Peter and Stephen

Those who have the pure salt of righteousness and shine God’s truth through their persons in a world darkened by sin will naturally face persecution. Creatures of darkness cannot abide the light for they fear exposure and run away from anything touched by light. But the light of truth cannot be hidden any more than it can be extinguished, especially when the source of light is God Himself, who is truth. Nor will the salt of righteousness lose its saltiness from those abandoned to God simply because of the hatred of the world.

Stephen was a Grecian Jew probably born outside of Judea or Galilee. He was one of the Diaspora, in Jerusalem to celebrate Passover or Pentecost and staying when he heard either Jesus teach or one of the Apostles, Peter maybe, or John. This is all speculation. We know little about Stephen other than his name, that he was chosen with six others to help serve the growing church, and that he was a godly man filled with the Holy Spirit. We also know he had a good grasp of Israel’s history and was unafraid of the Jewish leadership. We know he was persecuted and murdered because of his stance for Jesus and the gospel. We know he was falsely accused and offered a defense using his accusers own history. His story is in Acts 7.

Israel’s history condemns them for it is their history which God used to point to His Son. Using normal sinful thinking these Jews pluck out the good things from their history ignoring the sinful behavior of their ancestors. Jesus, Peter, and Stephen would not allow them this luxury. They, just like their fathers, were prone to idolatry.

Peter, an untrained teacher, also used Israel’s history to point to Jesus, His death and resurrection. None of those who confronted Peter could disprove his words. They could not produce Jesus’ body. Nor could they stand against Peter’s words before the people. Many entered God’s kingdom because of Peter’s words and miracles.

Steven did the same thing. “Brothers and fathers, hear me. The God of glory appeared to our father Abraham when he was in Mesopotamia, before he lived in Haran, and said to him, ‘Go out from your land and from your kindred and go into the land that I will show you’” [Acts 7:2-3, ESV].

Peter used the words of Moses to prick the consciences of his hearers, words they knew well.

Moses said, ‘The Lord God will raise up for you a prophet like me from your brothers. You shall listen to him in whatever he tells you.  And it shall be that every soul who does not listen to that prophet shall be destroyed from the people.’ And all the prophets who have spoken, from Samuel and those who came after him, also proclaimed these days. You are the sons of the prophets and of the covenant that God made with your fathers, saying to Abraham, ‘And in your offspring shall all the families of the earth be blessed.’ God, having raised up his servant, sent him to you first, to bless you by turning every one of you from your wickedness. [Acts 3:22 ESV]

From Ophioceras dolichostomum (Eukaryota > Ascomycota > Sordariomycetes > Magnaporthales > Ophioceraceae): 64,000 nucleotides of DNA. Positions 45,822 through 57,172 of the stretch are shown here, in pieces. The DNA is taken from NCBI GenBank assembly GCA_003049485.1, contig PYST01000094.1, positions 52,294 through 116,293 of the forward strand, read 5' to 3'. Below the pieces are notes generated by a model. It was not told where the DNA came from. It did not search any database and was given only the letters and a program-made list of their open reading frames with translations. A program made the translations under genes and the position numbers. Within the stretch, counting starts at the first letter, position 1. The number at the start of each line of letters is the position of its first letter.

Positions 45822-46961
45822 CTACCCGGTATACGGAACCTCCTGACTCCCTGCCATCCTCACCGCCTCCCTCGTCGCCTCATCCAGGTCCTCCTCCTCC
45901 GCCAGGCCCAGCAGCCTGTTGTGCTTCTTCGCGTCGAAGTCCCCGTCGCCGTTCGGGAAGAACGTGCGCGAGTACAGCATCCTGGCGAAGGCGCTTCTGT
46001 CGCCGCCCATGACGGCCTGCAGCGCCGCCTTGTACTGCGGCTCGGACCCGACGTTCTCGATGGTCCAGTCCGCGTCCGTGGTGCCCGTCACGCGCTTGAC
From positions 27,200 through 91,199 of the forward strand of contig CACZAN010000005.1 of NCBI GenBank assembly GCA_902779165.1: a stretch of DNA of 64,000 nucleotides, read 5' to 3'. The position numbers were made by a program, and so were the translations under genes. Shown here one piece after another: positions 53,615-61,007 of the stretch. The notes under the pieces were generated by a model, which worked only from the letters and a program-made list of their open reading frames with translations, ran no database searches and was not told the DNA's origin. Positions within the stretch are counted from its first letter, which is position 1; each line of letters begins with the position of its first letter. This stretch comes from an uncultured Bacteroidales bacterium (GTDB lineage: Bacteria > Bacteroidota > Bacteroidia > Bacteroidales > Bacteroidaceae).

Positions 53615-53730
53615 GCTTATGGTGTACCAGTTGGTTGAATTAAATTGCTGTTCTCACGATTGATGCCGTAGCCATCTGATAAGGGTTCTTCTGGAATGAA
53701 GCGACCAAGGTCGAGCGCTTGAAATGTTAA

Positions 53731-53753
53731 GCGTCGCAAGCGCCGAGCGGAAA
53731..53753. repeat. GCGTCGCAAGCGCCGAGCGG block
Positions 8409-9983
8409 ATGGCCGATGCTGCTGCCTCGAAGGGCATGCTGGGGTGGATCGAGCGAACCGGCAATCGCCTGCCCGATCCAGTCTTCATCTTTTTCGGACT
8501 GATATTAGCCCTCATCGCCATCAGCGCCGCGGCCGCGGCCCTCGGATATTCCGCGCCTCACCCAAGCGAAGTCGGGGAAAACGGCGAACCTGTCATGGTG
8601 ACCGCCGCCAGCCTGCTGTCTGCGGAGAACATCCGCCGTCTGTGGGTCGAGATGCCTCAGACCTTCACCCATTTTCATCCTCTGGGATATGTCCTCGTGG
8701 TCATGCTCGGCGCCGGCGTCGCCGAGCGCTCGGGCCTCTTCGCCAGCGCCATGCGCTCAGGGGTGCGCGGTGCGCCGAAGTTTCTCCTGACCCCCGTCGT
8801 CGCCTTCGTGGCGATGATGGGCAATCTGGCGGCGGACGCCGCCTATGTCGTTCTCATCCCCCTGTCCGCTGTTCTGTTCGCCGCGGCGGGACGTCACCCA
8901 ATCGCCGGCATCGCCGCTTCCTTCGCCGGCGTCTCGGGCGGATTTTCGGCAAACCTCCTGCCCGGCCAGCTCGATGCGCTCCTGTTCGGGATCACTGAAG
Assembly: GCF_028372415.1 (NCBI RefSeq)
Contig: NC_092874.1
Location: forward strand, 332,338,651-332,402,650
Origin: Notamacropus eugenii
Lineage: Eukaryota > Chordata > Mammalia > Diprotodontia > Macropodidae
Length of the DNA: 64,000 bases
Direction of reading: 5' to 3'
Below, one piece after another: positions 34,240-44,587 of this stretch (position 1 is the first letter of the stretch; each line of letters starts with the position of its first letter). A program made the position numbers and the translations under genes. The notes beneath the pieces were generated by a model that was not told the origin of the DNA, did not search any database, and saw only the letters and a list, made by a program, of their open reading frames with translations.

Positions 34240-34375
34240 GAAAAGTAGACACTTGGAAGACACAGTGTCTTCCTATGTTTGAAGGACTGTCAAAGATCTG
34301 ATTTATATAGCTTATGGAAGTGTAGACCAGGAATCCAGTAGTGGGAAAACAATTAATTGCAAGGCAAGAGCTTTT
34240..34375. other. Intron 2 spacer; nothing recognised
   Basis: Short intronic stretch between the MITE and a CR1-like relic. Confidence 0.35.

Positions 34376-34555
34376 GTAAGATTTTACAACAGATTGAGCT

Stephen used the same illustration from Scripture. “This is the Moses who said to the Israelites, ‘God will raise up for you a prophet like me from your brothers.’ This is the one who was in the congregation in the wilderness with the angel who spoke to him at Mount Sinai, and with our fathers. He received living oracles to give to us” [Acts 7:37-38, ESV].

Peter brought his teaching to the place where he accused the Jews of killing God’s Righteous One. Stephen did the same. Peter saw thousands come to God through the gospel and felt the lashes of the Sanhedrin, rejoicing in his sharing in the suffering of Christ. Some came into the kingdom from Stephen’s teaching while he lived. He felt the stones of their hatred toward God while asking God to forgive them. How many has God made righteous through the light of Stephen?  We do not know. It does not matter to us. What matters is we, too, are willing to shine light in a world dedicated to darkness and hatred for God.

Those who hate God think they can extinguish a person’ s light and nullify their righteousness through persecution and intimidation or by killing them. Jesus was raised from the dead. The hatred of the world is evidence of the citizen of the kingdom of heaven’s righteous standing before God.

But Peter and John answered them, “Whether it is right in the sight of God to listen to you rather than to God, you must judge, for we cannot but speak of what we have seen and heard.” [Acts 4:19-20, ESV]

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